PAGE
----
I had the chance to spend a few weeks in Christian Bau’s kitchen lately and will write about my experiences, if time permits. My last meal there, a few weeks ago was as good as the one in April, and the restaurant is definitely among my top 5.
A few words about the chef should be said. During my two weeks in his kitchen, he was there at every single service, during the whole 16 to 18 hours of the normal day and closed the restaurant every night. Not only was he there, but he also cooks most of the sauces, prepares and cooks the fish and many other things. Nothing leaves this kitchen without his blessing. I was certainly impressed when I stood in front of three boxes of tomatoes waiting to be peeled, when suddenly the chef came along and peeled them with me. Such things only show too well how much this man and his brigade work.
Now, to the meal, which is the reason for this post after all. We started with a glass of the house Champagne, which is a very pleasant blanc de blancs and not too costly for a 3* (I think it is 14euro). The first nibbles that arrive at the table already show the immense attention to detail and complexity of the cooking here. The diner is presented with a few brik-tubes, filled with Parma ham mousse today, a cold soup with some air (today it was a beetroot gazpacho with buttermilk air), a few almonds and a little selection of canapés. The crunchy cannelloni were very enjoyable, as were the almonds. The soup, which at the last visit was a little underwhelming had great intensity and power this time. The combination with the buttermilk worked marvelously well too. The stars of this first round of treats are plated on the slate board though. At the top left, one has crab bread with swordfish/oyster tartar and apple foam. This is very fresh, with great textural (crunchy, creamy and airy) combinations. In short, a great little bite (and classic here). Also on the plate was a tomato, pesto, mozzarella tartlett, which was very good, as usual. The last part was a cracker with cream cheese, two kinds of tobiko caviar and a chicken skin crisp. This was not bad at all, but I don’t fancy cream cheese that much. Excellent.
Next up was a new version of the little cornet, I had eaten at the previous visit. Today it was filled with avocado cream, yuzu sorbet (a slightly salted one), hamachi tartar and wasabi foam. This was just one fresh, rewarding mouthful. Amazing in every sense, if a little less gourmand than the beef/eel/caviar version, I had tried in April. Excellent.
Moving on with the next round of amuses, we had a Bau classic: Two spoonfuls of foie gras. One was an ice cream with a little cherry compote and the other a gateau, with coffee, hazelnut and cherry. The foie here always impresses. This time it didn’t fail to do so neither. It was tasty, creamy, perfectly prepared and great with the slightly bitter coffee jelly. The hazelnuts gave it a little crunch, which I always adore. The ice cream of foie is another winner. It is very intense and unbelievably creamy. Once you have it in your mouth, you wonder how a thing this unctuous can actually stay in shape that well (on the plate). Outstanding.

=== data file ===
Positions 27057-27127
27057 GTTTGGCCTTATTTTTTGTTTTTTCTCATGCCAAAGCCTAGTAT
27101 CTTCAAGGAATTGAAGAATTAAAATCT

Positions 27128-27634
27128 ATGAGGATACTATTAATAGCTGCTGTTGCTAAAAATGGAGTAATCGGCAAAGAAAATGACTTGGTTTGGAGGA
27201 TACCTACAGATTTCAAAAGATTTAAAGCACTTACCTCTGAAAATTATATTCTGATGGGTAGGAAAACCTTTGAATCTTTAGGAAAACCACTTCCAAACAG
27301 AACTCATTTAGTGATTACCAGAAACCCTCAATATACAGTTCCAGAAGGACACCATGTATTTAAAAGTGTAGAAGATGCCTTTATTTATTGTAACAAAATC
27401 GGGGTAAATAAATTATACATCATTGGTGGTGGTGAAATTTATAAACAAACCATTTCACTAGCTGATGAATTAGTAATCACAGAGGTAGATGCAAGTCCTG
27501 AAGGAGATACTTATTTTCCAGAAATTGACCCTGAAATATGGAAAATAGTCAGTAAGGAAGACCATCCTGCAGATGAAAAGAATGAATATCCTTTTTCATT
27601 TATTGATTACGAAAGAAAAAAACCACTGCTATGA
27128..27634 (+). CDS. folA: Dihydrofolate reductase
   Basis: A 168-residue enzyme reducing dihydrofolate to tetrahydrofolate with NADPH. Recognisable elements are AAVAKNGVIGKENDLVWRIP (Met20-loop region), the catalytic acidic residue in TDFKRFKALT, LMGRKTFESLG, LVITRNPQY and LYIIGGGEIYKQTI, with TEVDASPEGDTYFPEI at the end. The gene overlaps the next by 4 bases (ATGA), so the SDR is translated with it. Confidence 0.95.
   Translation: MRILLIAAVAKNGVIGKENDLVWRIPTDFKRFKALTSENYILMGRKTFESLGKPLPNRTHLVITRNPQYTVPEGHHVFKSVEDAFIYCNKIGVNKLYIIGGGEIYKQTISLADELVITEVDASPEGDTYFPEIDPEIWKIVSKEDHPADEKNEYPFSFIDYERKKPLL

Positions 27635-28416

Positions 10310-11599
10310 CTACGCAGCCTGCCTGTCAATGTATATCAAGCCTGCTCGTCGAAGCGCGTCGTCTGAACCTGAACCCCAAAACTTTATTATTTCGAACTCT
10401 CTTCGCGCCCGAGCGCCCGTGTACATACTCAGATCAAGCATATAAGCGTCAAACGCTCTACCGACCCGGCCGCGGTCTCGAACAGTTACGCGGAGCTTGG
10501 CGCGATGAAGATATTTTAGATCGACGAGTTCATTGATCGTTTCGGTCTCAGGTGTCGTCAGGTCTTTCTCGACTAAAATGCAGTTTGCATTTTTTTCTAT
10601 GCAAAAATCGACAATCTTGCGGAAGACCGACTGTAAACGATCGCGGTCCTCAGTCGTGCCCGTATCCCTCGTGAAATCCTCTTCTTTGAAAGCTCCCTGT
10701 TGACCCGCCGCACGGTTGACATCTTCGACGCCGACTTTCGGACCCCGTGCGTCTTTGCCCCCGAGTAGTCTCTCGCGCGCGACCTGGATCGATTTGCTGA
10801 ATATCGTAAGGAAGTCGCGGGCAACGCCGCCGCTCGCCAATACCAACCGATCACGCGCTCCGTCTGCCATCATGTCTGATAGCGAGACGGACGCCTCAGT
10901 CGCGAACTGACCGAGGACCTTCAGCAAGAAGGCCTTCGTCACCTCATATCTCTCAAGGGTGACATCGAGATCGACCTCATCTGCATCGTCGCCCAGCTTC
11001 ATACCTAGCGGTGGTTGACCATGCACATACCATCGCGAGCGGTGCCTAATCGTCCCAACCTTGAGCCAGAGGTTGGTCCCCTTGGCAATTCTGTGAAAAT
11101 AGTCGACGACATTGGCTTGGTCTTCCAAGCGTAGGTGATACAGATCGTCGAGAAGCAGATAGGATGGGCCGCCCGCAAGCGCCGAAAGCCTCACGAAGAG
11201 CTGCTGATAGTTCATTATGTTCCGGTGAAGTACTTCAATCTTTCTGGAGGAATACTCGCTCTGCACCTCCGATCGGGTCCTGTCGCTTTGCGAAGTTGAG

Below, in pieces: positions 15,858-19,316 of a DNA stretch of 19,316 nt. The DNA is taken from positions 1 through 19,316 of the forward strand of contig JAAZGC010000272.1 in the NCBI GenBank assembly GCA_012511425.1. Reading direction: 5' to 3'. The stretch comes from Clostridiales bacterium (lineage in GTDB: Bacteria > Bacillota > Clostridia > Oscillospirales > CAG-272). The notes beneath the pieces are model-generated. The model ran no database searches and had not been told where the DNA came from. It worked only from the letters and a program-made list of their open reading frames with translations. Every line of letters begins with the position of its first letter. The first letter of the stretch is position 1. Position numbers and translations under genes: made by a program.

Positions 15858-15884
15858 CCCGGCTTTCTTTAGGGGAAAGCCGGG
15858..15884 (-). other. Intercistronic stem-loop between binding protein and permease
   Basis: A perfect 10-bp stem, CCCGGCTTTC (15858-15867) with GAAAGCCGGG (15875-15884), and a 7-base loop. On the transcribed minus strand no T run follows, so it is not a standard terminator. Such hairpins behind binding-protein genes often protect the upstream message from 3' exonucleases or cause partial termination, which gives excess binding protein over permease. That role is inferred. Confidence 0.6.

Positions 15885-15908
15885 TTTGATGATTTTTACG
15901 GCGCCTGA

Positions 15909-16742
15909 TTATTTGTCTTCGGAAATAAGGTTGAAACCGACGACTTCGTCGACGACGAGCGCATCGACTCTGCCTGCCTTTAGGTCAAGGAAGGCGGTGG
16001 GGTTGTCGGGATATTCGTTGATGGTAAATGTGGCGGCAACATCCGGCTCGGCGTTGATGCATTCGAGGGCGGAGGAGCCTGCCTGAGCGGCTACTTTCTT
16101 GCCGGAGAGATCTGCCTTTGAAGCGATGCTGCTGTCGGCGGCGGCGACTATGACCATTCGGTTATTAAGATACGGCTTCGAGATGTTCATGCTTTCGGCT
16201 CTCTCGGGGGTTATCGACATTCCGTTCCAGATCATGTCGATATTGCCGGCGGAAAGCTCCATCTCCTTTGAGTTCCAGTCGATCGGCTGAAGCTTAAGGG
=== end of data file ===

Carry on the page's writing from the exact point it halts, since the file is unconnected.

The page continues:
Up next was another Bau classic, in a different version this time. The clarified gazpacho came with olive and mozzarella drops, cucumber sorbet, sea cucumber and carabineros. The flavour of every element was outstandingly present, fresh and clear and the combination of the different parts worked marvelously too. The stars of the show were undoubtedly the sea cucumber and carabinero. I had the opportunity to try a little sea cucumber in the kitchen a few days earlier, so I knew what amazing texture to expect, but I was still startled. It is only poached in grape seed oil, and thus remains very clean in terms of taste, and possibly the best way to discover a product such as this. This was one of the most interesting and satisfying, completely new textures I have come across up to now. The carabinero (large red shrimp that live off the Spanish coast) was as good as they get (which means very, very good). The only problem with such products is the exorbitant price. However, if the chef serves it, all you can do is eat it, no? Outstanding.
Another serving of spoons came right up. This time it was a langoustine variation. A base of tartar with trout caviar was topped with some deep-fried langoustine. The second spoon featured a “raviolo”: tartar wrapped in lardo di Colonnata and crowned with Ossietra caviar. This is an absolute masterpiece. One can’t say anything about this dish but note that it gets pretty damn close to what perfection could taste like. The deep-fried langoustine is coated in the thinnest, crunchiest of batters and gives the creamy, rich tartar both crunch and a different structure. This is really worth a trip on its own. This was one mouthful for which I wouldn’t have minded a couple of hours driving. I really can’t say just how unbelievably good this was. However, there was another spoon awaiting me. This one wasn’t exactly what I would call disgusting neither. Despite being based on the same tartar, the lardo/caviar combination gave it a totally different feeling. The melting lardo, the briny caviar complemented the tartar utmost perfectly. Another outstanding dish based on langoustines within a month’s time (after Hof van Cleve’s terrific langoustines). DIVINE.